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Why does SAS work?


Alignments to Content Standards: G-CO.B.8

Task

In the two triangles below, angle $A$ is congruent to angle $D$, side $AC$ is congruent to side $DF$ and side $AB$ is congruent to side $DE$:

Gco_8_rigid_motion_a_9c61ed78875c178d713b80e2094c814e

Sally reasons as follows: "If angle $A$ is congruent to angle $D$ then I can move point $A$ to point $D$ so that side $AB$ lies on top of side $DE$ and side $AC$ lies on top of side $DF$. Since $AB$ and $DE$ are congruent as are $AC$ and $DF$ the two triangles match up exactly and so they are congruent.''

Explain Sally's reasoning for why triangle $ABC$ is congruent to triangle $DEF$ using the language of reflections:

  1. Construct a reflection which maps point $A$ to point $D$. Call $B'$ and $C'$ the images of $B$ and $C$ respectively under this reflection.

  2. Construct a reflection which does not move $D$ but which sends $B'$ to $E$. Call $C''$ the image of $C'$ under this reflection.

  3. Construct a reflection which does not move $D$ or $E$ but which sends $C''$ to $F$.

IM Commentary

For these particular triangles, three reflections were necessary to express how to move from ABC to DEF. Sometimes, however, one reflection or two reflections will suffice. Since any rigid motion will take triangle ABC to a congruent triangle DEF, this shows the remarkable fact that any rigid motion of the plane can be expressed as one reflection, a composition of two reflections, or a composition of three reflections.

Solution

Reflection about line $L$ sends point $P$ in the plane to point $Q$ exactly when $L$ is the perpendicular bisector of $PQ$

  1. In the first part of this problem, we wish to send $A$ to $D$ via a reflection. So we must reflect about the perpendicular bisector of $AD$ which is pictured below. Also pictured below is the new triangle $DB^\prime C^\prime$ obtained by reflecting triangle $ABC$.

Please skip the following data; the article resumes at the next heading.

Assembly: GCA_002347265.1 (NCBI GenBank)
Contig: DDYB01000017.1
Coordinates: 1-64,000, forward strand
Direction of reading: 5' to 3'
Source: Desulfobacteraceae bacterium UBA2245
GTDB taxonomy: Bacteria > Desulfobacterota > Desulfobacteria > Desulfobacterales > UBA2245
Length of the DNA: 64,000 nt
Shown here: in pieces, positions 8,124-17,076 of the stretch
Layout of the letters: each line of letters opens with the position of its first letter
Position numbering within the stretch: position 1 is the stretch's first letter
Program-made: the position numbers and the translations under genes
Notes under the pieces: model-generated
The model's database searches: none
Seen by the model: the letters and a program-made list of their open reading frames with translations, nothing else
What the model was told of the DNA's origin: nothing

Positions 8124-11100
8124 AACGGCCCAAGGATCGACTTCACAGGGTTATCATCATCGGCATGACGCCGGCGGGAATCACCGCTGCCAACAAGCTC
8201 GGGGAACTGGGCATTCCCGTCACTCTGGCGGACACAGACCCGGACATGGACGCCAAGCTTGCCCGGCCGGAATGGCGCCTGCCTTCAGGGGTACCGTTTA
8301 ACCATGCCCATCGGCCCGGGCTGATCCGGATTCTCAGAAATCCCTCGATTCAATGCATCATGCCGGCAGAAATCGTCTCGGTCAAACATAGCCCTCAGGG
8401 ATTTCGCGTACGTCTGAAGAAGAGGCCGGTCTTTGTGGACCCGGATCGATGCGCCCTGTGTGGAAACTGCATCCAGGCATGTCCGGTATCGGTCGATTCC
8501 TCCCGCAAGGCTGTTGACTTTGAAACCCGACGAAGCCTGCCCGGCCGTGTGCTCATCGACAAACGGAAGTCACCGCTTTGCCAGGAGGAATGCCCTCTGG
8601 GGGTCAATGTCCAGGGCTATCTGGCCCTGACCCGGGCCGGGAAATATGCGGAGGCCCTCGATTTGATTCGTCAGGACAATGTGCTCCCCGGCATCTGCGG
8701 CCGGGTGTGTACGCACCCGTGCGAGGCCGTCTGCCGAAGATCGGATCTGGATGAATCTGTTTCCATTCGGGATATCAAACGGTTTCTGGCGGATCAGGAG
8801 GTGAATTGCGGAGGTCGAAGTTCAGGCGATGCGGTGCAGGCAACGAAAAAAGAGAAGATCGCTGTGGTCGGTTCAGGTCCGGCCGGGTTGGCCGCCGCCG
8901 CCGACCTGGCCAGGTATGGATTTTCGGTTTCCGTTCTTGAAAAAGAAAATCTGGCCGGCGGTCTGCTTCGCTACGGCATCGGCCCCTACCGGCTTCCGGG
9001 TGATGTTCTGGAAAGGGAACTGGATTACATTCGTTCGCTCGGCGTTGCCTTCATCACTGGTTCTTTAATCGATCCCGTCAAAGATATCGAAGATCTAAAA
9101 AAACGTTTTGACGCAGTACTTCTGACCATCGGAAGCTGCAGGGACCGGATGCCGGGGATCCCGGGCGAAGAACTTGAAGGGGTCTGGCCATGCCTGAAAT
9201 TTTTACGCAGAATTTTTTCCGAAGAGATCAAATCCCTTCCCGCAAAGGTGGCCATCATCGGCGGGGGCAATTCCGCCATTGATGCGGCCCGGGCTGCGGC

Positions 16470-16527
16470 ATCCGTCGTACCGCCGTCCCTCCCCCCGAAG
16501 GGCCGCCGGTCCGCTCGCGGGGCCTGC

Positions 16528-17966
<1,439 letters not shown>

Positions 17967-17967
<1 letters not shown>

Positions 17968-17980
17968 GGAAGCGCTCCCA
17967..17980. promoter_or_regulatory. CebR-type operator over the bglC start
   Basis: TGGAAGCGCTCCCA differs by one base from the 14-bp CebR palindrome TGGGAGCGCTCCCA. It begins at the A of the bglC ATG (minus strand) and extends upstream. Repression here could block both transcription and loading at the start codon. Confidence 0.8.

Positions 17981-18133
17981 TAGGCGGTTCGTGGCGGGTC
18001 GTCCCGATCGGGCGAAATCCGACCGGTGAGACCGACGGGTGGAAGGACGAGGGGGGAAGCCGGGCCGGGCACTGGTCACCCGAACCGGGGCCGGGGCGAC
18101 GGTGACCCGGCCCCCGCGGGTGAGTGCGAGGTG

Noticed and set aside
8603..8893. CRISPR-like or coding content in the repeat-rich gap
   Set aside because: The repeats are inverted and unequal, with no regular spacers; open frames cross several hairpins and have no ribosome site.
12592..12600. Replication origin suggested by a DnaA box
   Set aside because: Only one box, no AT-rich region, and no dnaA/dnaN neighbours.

Gco_8_rigid_motion_a_fc46284f851dcd58abdcc5d48da0fe5c
  2. In this step we wish to move $B'$ to $E$ and so we must reflect again, this time about the perpendicular bisector of $B'E$. Note that it is important that this perpendicular bisector contains $D$ so that our second reflection preserves what we accomplished in the first step. The reason we know that $D$ is on the perpendicular bisector of $B'E$ is that it is equidistant from $E$ and $B'$ by the hypothesis that $AB$ is congruent to $DE$; and the perpendicular bisector of a line segment $xy$ consists of all points in the plane equidistant from $x$ and $y$. The result of the second reflection is pictured below:

    Gco_8_rigid_motion_a_2bd53ba7faa6dd6c796fd3e07b4fb671
  3. In this last step we must move $C''$ to $F$ via a reflection while leaving $D$ and $E$ fixed. The only reflection that leaves $D$ and $E$ fixed is the one about line $DE$. So we have to check that reflection about line $DE$ maps $C''$ to $F$. Angle $FDE$ is congruent to angle $C''DE$ because angle $C''DE$ is the image under two reflections of angle $CAB$ which is congruent to angle $FDE$ by hypothesis. Since all rigid motions of the plane preserve angles, angle $C''DE$ must map to angle $FDE$. Since segment $DF$ is congruent to segment $AC$ by hypothesis and $AC$ is congruent to $DC''$ (because reflections preserve lengths of line segments) the reflection about line $DE$ maps $C''$ to $F$. After these three reflections, the triangle $ABC$ has been moved on top of triangle $DEF$ so the two are congruent.

    Gco_8_rigid_motion_a_b90d83520104f56b5a8bc08cb9010511

    Note that the first step of this construction does not use any of the hypotheses. The second step uses the fact that $AB$ is congruent to $DE$ and the third step uses the facts that $DF$ is congruent to $AC$ and angle $A$ is congruent to angle $D$.